Los Alamos National Laboratory has been on the forefront of vaccine research during the coronavirus pandemic, but three dozen employees don't feel that gives the lab the authority to compel them to get inoculated and are suing to block the vaccine mandate.
The employees are challenging an order the lab's primary contractor, Triad National Security LLC, imposed in August requiring all eligible workers to be immunized or else face possible firing.
They contend the order infringes on their rights and, in some cases, threatens to exacerbate medical problems.
Lab Director Thom Mason, lab Medical Director Sara Pasqualoni and Triad are named in the 259-page lawsuit, which is the latest legal challenge to vaccine mandates within New Mexico.
Attorney Jonathan Diener, who's representing the employees, argued the vaccine causes adverse reactions, sometimes more severely in those who already have suffered a bout of COVID-19. He added the mandate itself is a violation of personal liberty.
"It [mandate] is invalid because people have the right to make their own medical choices," Diener said in a phone interview. "It's not just a question that they're basing it on the wrong science, they're also violating constitutional principles."
Lab officials, who typically don't comment on pending litigation, didn't respond to a request for comment Wednesday.
In an August memo, Mason announced all regular employees, new hires and on-site contractors and subcontractors would be required to get the full series of shots, and those who failed to do so could be fired.
The order coincided with the U.S. Food and Drug Administration's decision to grant full authorization of the Pfizer vaccine for people who are 16 and older, giving those who opposed vaccination one less reason to refuse the shots.
"To meet our laboratory's critical mission requirements amid rising COVID-19 case rates in northern New Mexico and beyond, we must protect the entire work force from the spread of this potentially severe disease," Mason wrote at the time. "The best tool we have is vaccines."
The FDA's official approval of the Pfizer vaccine coupled with the increasing number of infections prompted the lab's mandatory vaccination, Mason wrote.
At the time, the lab estimated only 15 percent of the workforce remained unvaccinated.
Diener said although Triad is a private contractor, it is tied enough to government entities that it must abide by laws limiting the degree to which the government can force medications on people.
The lab has mainly followed state Department of Health guidelines throughout the pandemic, such as wearing masks, social distancing, contact tracing and quarantining of infected or exposed workers. The compulsory vaccination also is in line with state directives to inoculate those in critical jobs, which Mason stated in the memo applied to virtually the entire workforce.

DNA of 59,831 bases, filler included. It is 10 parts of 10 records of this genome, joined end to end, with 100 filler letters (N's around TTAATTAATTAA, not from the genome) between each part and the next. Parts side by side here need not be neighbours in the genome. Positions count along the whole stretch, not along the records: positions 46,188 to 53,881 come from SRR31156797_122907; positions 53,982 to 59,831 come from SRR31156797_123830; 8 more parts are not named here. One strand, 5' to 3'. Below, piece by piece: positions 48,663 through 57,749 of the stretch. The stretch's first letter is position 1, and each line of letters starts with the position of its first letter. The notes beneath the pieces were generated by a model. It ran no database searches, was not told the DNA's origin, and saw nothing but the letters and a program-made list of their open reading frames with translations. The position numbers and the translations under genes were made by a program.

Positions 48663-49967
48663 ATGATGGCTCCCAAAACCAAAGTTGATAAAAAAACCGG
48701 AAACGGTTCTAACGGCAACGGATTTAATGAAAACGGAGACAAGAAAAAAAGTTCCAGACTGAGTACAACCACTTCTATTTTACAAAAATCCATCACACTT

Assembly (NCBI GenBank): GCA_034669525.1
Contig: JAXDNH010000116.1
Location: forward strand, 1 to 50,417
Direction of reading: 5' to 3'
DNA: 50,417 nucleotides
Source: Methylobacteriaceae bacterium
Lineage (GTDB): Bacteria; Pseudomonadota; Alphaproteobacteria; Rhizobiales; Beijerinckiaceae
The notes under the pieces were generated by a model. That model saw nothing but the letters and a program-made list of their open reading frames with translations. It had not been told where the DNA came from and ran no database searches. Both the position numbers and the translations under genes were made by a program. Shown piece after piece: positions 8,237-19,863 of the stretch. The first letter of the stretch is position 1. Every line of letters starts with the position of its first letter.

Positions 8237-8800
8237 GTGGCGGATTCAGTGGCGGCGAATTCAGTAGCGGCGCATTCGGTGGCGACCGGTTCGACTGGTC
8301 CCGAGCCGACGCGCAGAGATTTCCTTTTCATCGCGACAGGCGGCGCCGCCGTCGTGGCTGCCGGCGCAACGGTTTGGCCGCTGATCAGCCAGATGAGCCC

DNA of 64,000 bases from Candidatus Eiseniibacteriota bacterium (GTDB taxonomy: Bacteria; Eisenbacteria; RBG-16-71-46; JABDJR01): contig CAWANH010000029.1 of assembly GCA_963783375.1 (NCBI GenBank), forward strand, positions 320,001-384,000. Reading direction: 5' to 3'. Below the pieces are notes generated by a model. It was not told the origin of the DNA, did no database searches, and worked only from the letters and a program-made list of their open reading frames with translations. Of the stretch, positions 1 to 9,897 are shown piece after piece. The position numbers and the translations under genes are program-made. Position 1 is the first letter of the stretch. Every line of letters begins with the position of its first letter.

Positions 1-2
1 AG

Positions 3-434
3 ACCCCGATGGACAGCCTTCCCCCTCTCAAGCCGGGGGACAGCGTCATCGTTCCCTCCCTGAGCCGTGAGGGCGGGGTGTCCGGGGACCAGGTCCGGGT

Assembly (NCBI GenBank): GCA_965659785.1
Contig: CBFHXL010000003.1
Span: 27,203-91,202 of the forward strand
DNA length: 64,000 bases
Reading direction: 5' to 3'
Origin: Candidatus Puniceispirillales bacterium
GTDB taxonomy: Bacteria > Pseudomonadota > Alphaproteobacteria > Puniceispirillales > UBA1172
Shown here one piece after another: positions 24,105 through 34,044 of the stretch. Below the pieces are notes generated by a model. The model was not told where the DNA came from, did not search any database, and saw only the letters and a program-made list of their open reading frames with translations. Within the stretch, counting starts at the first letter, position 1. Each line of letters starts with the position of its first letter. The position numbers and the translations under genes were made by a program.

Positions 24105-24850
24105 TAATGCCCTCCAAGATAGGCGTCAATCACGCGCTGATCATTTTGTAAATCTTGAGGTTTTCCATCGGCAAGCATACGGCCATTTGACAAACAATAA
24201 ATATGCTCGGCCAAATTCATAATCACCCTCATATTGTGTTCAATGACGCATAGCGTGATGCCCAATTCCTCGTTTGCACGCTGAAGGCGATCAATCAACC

Ten months ago, the lab reported its first COVID-19 death after logging almost 200 cases among employees during the 2020 outbreak.
The state adopts its guidelines, including for vaccinations, from the Centers for Disease Control and Prevention and the National Institutes of Health.
Both cite extensive medical research showing vaccines reduce a person's chance of contracting and transmitting the coronavirus.
Diener said he finds the CDC and NIH untrustworthy, and was dismissive of what he called its skewed and unreliable research.
He pointed to citations in the lawsuit that claim other studies indicate vaccines cause adverse reactions and don't make a person less contagious.
The lawsuit contends some employees with health conditions were worse off getting vaccinated and that they were given no real exemption even if they had doctors backing them.
Only those who could prove religious exemptions were given a pass, the lawsuit said. Employees seeking medical exemptions were generally denied it and put on unpaid administrative leave, it said.
Regardless of the claims, the litigation will face an uphill legal battle, as courts have been siding with vaccine mandates.
A federal judge recently ruled in favor of Gov. Michelle Lujan Grisham's order requiring health care workers, teachers and other employees in jobs with a high risk of exposure to be immunized.
The judge cited a 1905 case — Jacobson v. Massachusetts — in which the U.S. Supreme Court ruled the state had the authority to require smallpox vaccinations for every resident.
Diener argued this precedent was set before basic civil liberties were legally established, such as women having the right to vote, making it outdated.
There have been rulings since then, including from the high court, that fall on the side of people's right to refuse medication, he said.
"Jacobsen has limited validity 110 years after its decision was made," Diener said.
Still, those choosing not be vaccinated are becoming an increasing minority.
As of Wednesday, about 80 percent of adult New Mexicans have received at least one dose, and 70.5 percent have completed their series of shots.